“This disaster has all the characteristics and consequences that the (fund) is designed to address,” Corcoran wrote — specifically, “the devastating economic impact resulting from the blue-green algae bloom in South Florida” last summer.

“The House believes infrastructure projects, such as the rehabilitation of the Herbert Hoover Dike, can assist economic recovery and support the area’s workforce,” he wrote.

Corcoran noted that “your friendship with President Trump” has resulted a promise for federal matching money for the $200 million project, which Scott urged the Legislature to support during the regular session.

Negron on Thursday evening demanded respect for the Senate’s higher education priorities — he wants Florida’s colleges and universities to rank among the nation’s best. The upper chamber has voted to override Scott’s vetoes of $75 million in higher ed projects.

Corcoran found a way to qualify those projects as economic incentives. “These institutions can and ahould provide ongoing research, training, and support for local economic recovery,” he wrote.

“As I have publicly stated, the House will not participate in any legislative action to override your higher education project vetoes,” Corcoran stressed.

“However, with your agreement, we can support more conservative appropriations to provide funding for higher education projects that will contribute to the broader goal of strong public infrastructure and a skilled workforce.”

Scott confirmed in a written statement that Trump has promised money to fix the dike, which surrounds Lake Okeechobee.

“Along with SB 10, a major priority for Senate President Joe Negron, that I signed into law last month, repairing the Herbert Hoover Dike will ensure that future generations of Floridians will not be plagued with safety concerns during flooding events and problems with algae. I urge the Legislature to take up this call and fund these critical repairs,” Scott said.

“Also, today, I updated the call to include higher education funding. Last week, I signed a historic $4.9 billion budget for Florida’s universities, which is a $174 million increase over last year,” Scott continued.

“By adding higher education to the topics that can be considered during the ongoing special session, the Legislature will have the opportunity to modify these issues for my consideration.”

Rick Scott signs 33 bills into law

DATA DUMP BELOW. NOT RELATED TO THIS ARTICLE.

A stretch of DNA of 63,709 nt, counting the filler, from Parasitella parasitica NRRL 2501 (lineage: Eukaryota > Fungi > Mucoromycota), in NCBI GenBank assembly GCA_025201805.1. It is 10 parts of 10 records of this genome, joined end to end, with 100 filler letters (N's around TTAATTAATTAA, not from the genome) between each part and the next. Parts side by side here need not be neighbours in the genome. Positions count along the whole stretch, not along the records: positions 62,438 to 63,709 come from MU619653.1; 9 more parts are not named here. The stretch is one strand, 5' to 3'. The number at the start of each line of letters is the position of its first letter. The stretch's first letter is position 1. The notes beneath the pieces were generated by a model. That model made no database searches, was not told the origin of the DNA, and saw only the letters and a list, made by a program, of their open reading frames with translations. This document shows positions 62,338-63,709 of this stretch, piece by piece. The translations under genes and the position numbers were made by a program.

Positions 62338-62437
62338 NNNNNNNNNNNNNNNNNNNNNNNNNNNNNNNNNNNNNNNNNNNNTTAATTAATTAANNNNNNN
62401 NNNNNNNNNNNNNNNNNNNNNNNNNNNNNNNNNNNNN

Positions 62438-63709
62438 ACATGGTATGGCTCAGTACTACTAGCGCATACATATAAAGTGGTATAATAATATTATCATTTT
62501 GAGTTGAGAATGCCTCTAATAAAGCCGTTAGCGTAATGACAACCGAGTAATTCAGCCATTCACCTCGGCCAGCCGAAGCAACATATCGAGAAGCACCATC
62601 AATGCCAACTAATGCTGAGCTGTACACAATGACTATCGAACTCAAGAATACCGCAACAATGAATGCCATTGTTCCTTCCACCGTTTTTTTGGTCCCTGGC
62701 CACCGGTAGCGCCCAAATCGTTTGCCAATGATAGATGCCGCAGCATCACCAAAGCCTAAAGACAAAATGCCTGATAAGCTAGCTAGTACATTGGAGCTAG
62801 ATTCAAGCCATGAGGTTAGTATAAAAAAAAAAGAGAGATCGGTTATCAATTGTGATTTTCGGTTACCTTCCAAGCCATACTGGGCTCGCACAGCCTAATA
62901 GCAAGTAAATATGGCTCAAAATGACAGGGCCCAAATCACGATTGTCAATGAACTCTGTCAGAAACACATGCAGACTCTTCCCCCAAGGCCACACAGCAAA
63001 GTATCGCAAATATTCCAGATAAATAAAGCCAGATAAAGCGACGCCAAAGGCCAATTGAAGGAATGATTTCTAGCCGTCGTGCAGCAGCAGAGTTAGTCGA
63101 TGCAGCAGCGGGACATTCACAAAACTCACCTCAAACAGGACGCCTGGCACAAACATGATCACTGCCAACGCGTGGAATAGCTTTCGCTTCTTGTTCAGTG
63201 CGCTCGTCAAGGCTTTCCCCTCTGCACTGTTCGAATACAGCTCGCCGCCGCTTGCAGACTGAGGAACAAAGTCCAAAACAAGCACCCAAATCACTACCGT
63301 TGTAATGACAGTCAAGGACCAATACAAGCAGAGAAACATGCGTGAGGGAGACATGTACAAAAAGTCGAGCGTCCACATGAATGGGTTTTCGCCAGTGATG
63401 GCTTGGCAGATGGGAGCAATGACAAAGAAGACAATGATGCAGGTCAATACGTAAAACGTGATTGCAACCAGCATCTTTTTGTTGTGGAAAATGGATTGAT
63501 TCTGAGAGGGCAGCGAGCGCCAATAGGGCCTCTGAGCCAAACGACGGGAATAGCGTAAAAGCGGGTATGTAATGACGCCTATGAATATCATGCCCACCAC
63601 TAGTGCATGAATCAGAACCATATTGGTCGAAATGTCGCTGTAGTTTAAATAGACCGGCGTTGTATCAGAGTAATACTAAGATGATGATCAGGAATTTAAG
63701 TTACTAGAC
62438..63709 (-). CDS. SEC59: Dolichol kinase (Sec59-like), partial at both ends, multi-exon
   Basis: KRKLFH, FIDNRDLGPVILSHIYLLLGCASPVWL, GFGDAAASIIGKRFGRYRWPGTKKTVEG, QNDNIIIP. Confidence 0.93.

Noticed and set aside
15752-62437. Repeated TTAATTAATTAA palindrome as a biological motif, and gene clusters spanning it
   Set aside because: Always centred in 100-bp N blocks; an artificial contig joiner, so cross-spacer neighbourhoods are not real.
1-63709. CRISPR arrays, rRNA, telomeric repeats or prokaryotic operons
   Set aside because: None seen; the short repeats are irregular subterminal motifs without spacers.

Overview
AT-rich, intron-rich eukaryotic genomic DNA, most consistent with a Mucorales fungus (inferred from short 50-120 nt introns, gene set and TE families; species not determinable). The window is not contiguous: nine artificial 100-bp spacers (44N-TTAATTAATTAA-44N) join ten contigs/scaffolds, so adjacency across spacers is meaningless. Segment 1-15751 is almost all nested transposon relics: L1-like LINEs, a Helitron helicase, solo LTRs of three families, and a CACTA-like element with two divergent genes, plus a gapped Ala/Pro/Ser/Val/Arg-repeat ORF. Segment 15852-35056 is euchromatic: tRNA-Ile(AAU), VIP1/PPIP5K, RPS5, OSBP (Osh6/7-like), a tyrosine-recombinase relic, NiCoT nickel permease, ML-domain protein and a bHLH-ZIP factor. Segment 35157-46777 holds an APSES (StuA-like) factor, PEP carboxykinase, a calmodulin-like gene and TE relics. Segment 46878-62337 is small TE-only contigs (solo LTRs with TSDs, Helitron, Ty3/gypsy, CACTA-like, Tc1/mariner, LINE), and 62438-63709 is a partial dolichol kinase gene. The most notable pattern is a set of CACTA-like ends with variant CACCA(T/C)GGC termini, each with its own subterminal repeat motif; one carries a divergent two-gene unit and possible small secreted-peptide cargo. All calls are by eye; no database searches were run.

Gov. Rick Scott on Friday approved another 33 bills from the 2017 Legislative Session, according to an email from his office.

The official list with descriptions follows:

CS/CS/HB 39 Autism Awareness Training for Law Enforcement Officers – This bill requires the Florida Department of Law Enforcement to enhance Autism Spectrum Disorder training for law enforcement officers.
HB 65 Civil Remedies for Terrorism – This bill creates a civil cause of action for a person injured by an act of terrorism. 
CS/HB 105 Canvassing of Vote-by-Mail Ballots – This bill authorizes the use of a cure affidavit for a vote-by-mail ballot if a voter’s signature does not match the signature in the registration books or precinct registers. This bill also requires supervisors of elections to immediately notify an elector upon receipt of a vote-by-mail ballot with a missing or mismatched signature.
CS/HB 141 Craft Distilleries – This bill allows craft distilleries to sell up to six factory-sealed containers of each branded product in the distiller’s gift shop.
CS/CS/HB 169 Fictitious Name Registration – This bill requires those doing business in Florida under a name other than their legal name to register with the Division of Corporations of the Department of State.
CS/HB 181 Natural Hazards – This bill creates an interagency workgroup under the Florida Division of Emergency Management to share information, coordinate efforts of state agencies and collaborate on the impacts of natural hazards.
HB 207 Agency Inspectors General – This bill prohibits state inspector general contracts from including bonuses for work performance.
CS/CS/HB 209 Medical Faculty and Medical Assistant Certification – This bill expands medical faculty certificates to John Hopkins All Children’s Hospital in St. Petersburg.
CS/HB 211 Cosmetic Product Registration – This bill reduces the regulatory burden on Florida’s cosmetic manufacturers by restructuring fees and eliminating registration requirements for cosmetic products.
CS/CS/HB 241 Alarm Systems – The bill streamlines permitting of low-voltage electric fences and allows alarm monitors to contact law enforcement directly in certain circumstances.